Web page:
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Managing Software Complexity with Virtual Chapters

A Simple Tool for Mid-Sized Projects

The essential guide to IT transformation

One of the big challenges in today's complex environment is getting software done in some close relation to the schedule. I refer to projects with multiple programmers and a team leader or project manager.

Of course, there are a number of planning tools, and project management software has long been available. But there are two problems with this type of software: One is the cost; the second is getting programmers to actually use it.

The second problem is the big one. No matter how good the software may be, if the programmers don't fully adopt it, it won't be very useful. Unfortunately, most programmers find the idea of filling out task reports as much fun as driving in rush hour. The net result is that such software is rarely successful and ends up as “shelfware”, only dusted off when the process auditors visit (or, worse, is updated cynically, with invented information more or less pulled out of the air).

For very large projects, with multi-year durations and dozens of programmers, a professional software package designed for this task is the best alternative, even allowing for the significant management effort needed to get the programmers to use it properly. But for many smaller projects, there is a simpler alternative: I call it the "Virtual Chapter".

The Virtual Chapter is usually one “chapter” per programmer in the virtual project book, where he/she keeps notes on each External Entry Point (EEP) used by other programmers. It is simply a text file that can be directly copied from the current code, identified by virtual chapter number.

Each EEP should have comments that explain the purpose of the code. This can be a straight copy from the working code, with comments on valid parameter ranges. Additional status comments such as 'Design Done', 'Code Complete', 'Clean Compile' and testing results can be added as the program develops.

The Virtual Chapter is easily updated by the programmer - no fancy reports to fill in; once a week, just a straight copy and a status comment. The benefits of this simple tool are several:

  • Team leaders can check project status every week by collecting all of the chapters in sequence, creating a Virtual Status Report. Progress can be identified by highlighting the differences from the previous week's version. Other programmers can see if a calling sequence has changed and check the specific parameters.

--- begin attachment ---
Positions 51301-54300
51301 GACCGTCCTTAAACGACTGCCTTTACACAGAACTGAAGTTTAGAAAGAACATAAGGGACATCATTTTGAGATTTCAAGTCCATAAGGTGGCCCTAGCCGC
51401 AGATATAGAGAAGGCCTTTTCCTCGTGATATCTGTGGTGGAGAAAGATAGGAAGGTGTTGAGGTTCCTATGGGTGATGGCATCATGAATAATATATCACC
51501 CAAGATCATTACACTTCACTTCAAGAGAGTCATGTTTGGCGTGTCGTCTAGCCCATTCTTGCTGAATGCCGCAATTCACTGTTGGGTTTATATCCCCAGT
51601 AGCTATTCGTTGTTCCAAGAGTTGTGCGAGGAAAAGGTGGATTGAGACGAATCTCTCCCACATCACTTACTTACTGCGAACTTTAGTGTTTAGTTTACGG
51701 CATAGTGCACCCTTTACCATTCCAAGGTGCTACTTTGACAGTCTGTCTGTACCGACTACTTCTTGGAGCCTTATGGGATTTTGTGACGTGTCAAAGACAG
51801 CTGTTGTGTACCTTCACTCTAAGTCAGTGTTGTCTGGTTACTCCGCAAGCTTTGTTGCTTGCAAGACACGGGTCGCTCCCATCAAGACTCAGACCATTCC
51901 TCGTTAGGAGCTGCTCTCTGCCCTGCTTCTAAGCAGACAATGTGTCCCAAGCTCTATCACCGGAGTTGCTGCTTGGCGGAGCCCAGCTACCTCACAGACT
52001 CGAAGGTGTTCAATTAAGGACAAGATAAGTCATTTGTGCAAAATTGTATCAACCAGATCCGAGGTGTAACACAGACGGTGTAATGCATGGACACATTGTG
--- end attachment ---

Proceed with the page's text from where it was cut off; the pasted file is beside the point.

• Once the Virtual Chapters have stabilized, writers can begin user documentation without programmer assistance. Test programmers, or a Quality Assurance group can begin building a full QA test. A first pass at unit testing can be semi-automated by specifying a range of values and using a program to scan the entry points for variables, creating a series of calls.
  • While the test and documentation cannot be completed without knowledge from the programmers, much of the preliminary work can be done in parallel with the code development. This eases the generation of test cases and QA and should have a positive impact on the schedule.

All of these benefits flow from a very simple concept. It is tempting to enhance this design to perform other tasks, but that desire should be resisted. The key to its value is the simplicity and low effort required from the programmer, which makes keeping his or her Virtual Chapter up to date an easy two minute exercise.

The value of current information to the team leader and the rest of management should not be underestimated. Just knowing where a problem is, is half of the battle. As is documented in "The Mythical Man-Month" by Fred Brooks, the earlier you find a problem, the exponentially less impact it has overall.

Using this information to pressure or punish the programmers is the wrong choice. When a problem is found, programmers will accept help just as long as they know this won't be a black mark against them. This is the commitment management has to make for the best results, but if it makes this commitment, then better information on mid-sized projects is just a 'Virtual Chapter' away.

Bill Nicholls is an IT industry veteran. From 1964 with Univac; to 1985 with Weyerhaeuser; then software developer and writer for Byte and Byte.com. The Virtual Chapter is his own invention, based on some work he did when he was managing QA for American Totalisator, a division of General Instrument.

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